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Dr. J. L. Boone, Ph.D., Ecology

BOONE, J. L. 1995. Patterns of temporal and geographic variation in the genetics and morphology of cotton mice (Peromyscus gossypinus). Ph.D. Dissertation, University of Georgia, Athens, 239 pp.

Patterns of temporal and geographic variation in the genetics and morphology
of cotton mice (Peromyscus gossypinus)

James L. Boone
Museum of Natural History and Institute of Ecology, University of Georgia, Athens, GA


More than 4,000 cotton mice, Peromyscus gossypinus, from throughout the species' range were examined for morphological variation in 29 characters, and 1,904 mice from 62 locations distributed throughout the range were examined for allozyme variation at 40 presumptive loci.

Significant morphological differences were found between the sexes and among adult age classes for most characters. A complex pattern of clinal variation was observed, and the current subspecies were interpreted as being arrayed along the cline. Genetically, this species was highly variable: 93% of loci were polymorphic, per population heterozygosity ranged from 0.02 to 0.12 and averaged 0.09, there were an average of 5.6 alleles per polymorphic locus, and virtually every population contained unique or rare alleles. The distribution of allozyme variation generally reflected geographic proximity rather than existing subspecies boundaries.

Temporal variation was evident in specimens collected between 1889 and 1991 for morphological analysis and between 1988 and 1993 for genetic analysis. Size generally decreased but shape also changed. Significant changes in allele frequencies occurred in all populations, but no trends were detected. Within-population changes were inconsistent across populations for both data sets.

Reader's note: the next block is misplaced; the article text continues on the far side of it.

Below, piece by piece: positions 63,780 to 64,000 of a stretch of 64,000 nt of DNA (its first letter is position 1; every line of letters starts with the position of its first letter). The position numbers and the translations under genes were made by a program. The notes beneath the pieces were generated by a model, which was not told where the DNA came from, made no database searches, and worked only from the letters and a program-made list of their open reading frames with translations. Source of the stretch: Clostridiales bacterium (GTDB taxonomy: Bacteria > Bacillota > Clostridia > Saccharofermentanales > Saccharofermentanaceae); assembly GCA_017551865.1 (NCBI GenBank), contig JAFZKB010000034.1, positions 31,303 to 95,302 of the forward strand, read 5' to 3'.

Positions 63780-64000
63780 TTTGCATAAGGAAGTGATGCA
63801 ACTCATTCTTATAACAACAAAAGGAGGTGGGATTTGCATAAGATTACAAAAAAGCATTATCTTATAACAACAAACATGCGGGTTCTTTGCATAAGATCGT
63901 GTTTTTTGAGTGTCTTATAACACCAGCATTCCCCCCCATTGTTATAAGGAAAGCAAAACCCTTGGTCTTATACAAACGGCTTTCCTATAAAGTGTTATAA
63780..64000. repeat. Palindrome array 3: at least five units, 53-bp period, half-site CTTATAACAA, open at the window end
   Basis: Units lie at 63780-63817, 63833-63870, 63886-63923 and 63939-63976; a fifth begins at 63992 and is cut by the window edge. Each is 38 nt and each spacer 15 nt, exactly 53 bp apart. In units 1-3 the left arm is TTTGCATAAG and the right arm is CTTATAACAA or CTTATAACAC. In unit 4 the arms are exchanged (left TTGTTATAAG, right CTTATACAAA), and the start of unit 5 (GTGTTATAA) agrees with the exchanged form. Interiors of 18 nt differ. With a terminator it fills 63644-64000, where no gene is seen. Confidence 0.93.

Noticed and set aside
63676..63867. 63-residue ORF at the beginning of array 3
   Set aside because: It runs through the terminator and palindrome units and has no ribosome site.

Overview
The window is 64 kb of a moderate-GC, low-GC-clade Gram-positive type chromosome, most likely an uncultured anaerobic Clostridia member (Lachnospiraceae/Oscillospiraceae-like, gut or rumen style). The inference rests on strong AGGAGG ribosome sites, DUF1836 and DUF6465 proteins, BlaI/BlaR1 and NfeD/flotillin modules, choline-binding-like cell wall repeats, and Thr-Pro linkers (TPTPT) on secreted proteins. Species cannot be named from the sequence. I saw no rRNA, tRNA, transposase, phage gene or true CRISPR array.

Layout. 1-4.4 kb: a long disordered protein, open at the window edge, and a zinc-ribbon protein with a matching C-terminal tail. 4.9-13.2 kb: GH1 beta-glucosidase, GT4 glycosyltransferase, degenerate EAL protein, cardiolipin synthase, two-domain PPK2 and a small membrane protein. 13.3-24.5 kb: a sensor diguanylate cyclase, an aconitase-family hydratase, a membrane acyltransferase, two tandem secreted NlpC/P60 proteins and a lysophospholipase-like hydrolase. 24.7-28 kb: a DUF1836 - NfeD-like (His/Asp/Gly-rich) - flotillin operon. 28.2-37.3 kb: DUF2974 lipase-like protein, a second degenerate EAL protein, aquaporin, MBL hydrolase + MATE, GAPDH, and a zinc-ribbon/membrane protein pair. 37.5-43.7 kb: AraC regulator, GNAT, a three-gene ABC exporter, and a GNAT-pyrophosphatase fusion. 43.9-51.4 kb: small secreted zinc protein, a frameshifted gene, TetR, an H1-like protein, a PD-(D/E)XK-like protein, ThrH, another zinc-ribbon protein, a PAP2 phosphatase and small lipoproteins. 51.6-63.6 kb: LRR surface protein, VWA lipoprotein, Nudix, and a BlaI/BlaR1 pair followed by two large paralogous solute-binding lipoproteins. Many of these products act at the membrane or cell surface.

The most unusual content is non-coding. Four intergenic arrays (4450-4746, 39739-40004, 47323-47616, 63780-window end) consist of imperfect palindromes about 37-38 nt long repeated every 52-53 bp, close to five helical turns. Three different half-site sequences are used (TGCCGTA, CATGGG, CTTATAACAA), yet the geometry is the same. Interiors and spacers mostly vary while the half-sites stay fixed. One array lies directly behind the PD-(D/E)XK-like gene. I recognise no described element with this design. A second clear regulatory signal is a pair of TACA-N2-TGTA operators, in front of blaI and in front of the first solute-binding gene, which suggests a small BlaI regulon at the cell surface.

Patterns in both data sets were inconsistent with boundaries of existing subspecies. Twelve groups have achieved what might be considered a subspecific level of differentiation. The groups were primarily supported by genetic data, although there was concordance between the data sets to support the distinction of nine insular groups. Despite the high levels of differentiation, concerns raised about the dynamic temporal and spatial changes in the data, and concern for the potentially high political and social costs incurred by formally recognizing these groups as subspecies, lead us to seek concordance with another independent data set before proposing formal subspecies designations. However, no data support subspecific status of the endangered Key Largo Cotton Mouse (P. g. allapaticola), and it was synonymized with the mainland subspecies, P. g. palmarius. Older subspecies should be reexamined using modern, replicatable, techniques before their taxonomic status is assumed and before they are granted endangered species status.

Key Words: Peromyscus gossypinus allapaticola, palmarius, restrictus, telmaphilus, megacephalus, allapaticola, Morphology, Genetics, Morphological Variation, Temporal Variation, Allozyme, Systematics, Taxonomy, Endangered Species

Note: All distances, elevations, and other facts are approximate.
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